The so-called “short squeeze” serves briefly to increase prices even further as the players move back into the market to acquire the contracts sold.

Okay, so what was observed during the last several weeks has been the latest examples of a process noted by ECP on several occasions.

What has been different this time around, however, is the breadth of the manipulation.

Nosing Around for Profits from the Puppet Masters

Anecdotal evidence has emerged that attempts to manipulate commodity prices has extended to drive down the stock value of selected publicly traded oil producing companies.

This was initially brought to my attention last week by a contact in the European trading community. Since then, others have confirmed a developing pattern that involves the combination of an artificial downward pressure on oil prices with the intention of weakening selected stocks.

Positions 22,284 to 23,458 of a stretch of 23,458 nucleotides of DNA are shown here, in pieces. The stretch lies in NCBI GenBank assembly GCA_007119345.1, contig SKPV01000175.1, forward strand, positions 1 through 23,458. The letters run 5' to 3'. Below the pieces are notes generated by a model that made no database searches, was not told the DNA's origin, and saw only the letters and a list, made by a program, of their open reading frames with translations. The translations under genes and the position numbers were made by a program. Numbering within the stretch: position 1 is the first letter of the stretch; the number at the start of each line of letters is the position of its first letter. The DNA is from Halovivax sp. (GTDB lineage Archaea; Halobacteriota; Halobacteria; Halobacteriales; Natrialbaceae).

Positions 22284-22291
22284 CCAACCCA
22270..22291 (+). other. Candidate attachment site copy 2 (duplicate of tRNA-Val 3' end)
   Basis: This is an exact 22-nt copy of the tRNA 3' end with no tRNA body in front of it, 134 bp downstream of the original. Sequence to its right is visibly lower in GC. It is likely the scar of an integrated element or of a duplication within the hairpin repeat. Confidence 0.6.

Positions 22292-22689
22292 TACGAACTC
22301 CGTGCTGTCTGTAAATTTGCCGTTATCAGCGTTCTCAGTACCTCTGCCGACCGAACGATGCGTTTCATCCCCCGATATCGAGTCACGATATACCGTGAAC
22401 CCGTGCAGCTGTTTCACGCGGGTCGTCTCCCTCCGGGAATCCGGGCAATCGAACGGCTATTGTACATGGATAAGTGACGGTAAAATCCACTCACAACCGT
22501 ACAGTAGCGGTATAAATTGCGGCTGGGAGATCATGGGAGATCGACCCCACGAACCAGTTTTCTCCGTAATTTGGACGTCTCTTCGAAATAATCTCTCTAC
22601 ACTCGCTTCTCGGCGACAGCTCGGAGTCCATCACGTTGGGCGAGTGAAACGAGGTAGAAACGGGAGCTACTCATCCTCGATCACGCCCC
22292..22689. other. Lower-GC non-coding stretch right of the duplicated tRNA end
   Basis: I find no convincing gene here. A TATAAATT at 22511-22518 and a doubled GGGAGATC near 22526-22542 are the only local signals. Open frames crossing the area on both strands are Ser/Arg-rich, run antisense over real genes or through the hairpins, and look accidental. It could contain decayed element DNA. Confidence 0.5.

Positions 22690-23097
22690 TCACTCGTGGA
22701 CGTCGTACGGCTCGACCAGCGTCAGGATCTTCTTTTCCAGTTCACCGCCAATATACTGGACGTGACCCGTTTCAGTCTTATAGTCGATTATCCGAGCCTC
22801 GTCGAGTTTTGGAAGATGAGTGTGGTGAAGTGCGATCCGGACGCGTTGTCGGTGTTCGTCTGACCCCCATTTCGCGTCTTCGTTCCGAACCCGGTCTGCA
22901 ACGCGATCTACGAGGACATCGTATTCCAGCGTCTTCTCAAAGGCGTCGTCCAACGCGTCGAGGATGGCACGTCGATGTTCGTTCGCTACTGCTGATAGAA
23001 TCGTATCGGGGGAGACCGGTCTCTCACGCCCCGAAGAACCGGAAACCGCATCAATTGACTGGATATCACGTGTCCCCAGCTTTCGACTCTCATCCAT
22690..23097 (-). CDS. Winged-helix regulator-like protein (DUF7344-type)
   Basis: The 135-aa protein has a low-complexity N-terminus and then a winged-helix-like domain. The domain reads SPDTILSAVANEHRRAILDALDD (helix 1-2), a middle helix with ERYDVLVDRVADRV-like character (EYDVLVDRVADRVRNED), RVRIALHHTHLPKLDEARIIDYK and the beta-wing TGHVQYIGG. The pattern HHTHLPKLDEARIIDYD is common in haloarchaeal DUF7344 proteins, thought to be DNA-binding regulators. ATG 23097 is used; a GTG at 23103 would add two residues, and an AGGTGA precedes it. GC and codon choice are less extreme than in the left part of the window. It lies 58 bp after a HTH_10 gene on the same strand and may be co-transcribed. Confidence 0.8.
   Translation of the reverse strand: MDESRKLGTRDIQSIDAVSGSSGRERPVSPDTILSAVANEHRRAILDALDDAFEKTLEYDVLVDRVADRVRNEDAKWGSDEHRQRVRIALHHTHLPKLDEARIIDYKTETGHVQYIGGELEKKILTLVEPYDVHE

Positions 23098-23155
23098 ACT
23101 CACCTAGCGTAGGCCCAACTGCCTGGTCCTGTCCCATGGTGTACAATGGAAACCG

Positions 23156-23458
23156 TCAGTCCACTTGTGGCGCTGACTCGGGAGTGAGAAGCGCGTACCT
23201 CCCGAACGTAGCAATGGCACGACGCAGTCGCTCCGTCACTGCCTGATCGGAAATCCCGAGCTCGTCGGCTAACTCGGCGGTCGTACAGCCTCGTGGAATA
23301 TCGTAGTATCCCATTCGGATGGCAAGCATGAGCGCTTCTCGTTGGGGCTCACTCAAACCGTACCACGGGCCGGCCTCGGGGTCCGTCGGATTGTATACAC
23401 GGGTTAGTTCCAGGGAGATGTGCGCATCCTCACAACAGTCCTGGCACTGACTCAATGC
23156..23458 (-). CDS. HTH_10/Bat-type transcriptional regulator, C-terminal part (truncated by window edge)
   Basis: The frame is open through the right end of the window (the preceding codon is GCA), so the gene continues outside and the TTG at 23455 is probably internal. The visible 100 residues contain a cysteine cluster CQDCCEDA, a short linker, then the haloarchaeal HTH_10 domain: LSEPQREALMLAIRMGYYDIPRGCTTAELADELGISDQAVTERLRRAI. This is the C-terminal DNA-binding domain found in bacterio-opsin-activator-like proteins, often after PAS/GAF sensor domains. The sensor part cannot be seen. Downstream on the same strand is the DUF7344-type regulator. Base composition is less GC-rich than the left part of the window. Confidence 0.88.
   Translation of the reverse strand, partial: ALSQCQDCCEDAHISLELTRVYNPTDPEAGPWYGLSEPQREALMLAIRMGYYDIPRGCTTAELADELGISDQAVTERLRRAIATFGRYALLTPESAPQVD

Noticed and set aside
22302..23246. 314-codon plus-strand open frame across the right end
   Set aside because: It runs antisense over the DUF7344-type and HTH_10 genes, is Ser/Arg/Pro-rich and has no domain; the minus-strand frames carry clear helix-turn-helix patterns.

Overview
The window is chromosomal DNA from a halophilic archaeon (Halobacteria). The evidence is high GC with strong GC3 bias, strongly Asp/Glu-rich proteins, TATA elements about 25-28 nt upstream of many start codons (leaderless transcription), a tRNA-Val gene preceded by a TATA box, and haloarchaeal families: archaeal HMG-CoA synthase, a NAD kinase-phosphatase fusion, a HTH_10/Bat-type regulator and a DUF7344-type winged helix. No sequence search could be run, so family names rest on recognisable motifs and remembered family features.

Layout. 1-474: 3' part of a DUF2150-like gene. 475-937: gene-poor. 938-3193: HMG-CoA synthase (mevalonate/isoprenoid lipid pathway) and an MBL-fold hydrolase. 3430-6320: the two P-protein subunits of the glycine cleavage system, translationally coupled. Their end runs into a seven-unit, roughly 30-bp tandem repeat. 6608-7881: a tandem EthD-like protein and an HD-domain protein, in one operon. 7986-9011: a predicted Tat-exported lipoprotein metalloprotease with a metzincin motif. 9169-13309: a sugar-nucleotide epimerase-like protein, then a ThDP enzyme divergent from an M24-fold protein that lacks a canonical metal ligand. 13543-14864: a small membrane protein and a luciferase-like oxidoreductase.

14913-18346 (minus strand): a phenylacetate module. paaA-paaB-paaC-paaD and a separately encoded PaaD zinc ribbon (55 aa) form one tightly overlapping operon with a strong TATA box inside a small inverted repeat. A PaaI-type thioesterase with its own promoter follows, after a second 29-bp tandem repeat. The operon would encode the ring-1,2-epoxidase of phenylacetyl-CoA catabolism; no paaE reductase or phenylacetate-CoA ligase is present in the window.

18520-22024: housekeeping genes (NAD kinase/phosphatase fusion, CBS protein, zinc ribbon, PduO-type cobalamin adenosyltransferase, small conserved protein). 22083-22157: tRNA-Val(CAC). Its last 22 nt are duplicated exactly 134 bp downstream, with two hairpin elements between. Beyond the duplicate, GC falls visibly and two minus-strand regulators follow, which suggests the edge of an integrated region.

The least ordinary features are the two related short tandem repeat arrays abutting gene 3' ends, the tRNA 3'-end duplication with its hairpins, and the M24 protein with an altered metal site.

If successful, the targeted equities decline faster than either the commodity or the sector at large. The stock is then acquired by those running the oil shorts at an artificial discount to what should be their fair market price.

Thereupon, once the short plays on the underlying crude oil are closed, the oversold stocks recover quicker than peers, and the profits roll in for the short runners from what amounts to a parallel revenue stream.

Three matters emerge from all of this as I watch the coastline lights appearing outside my cabin window.

First, this “jump” from commodity short play to pressure on stocks is a very disturbing expansion of profit incentives from artificial manipulation.

Second, it may well be one of the approaches utilized by some of those gathering for the meetings I am soon to begin. Maybe I’ll nose around a bit.

Third, the object here is to drive down the market cap of companies available to all individual investors. If I can determine the companies whose stock value is to be manipulated, an avenue will emerge to ride right along with the short artists without acquiring the risk.

That would be a refreshing change – the little guy making money right along with the master puppeteers.

Sincerely,


Kent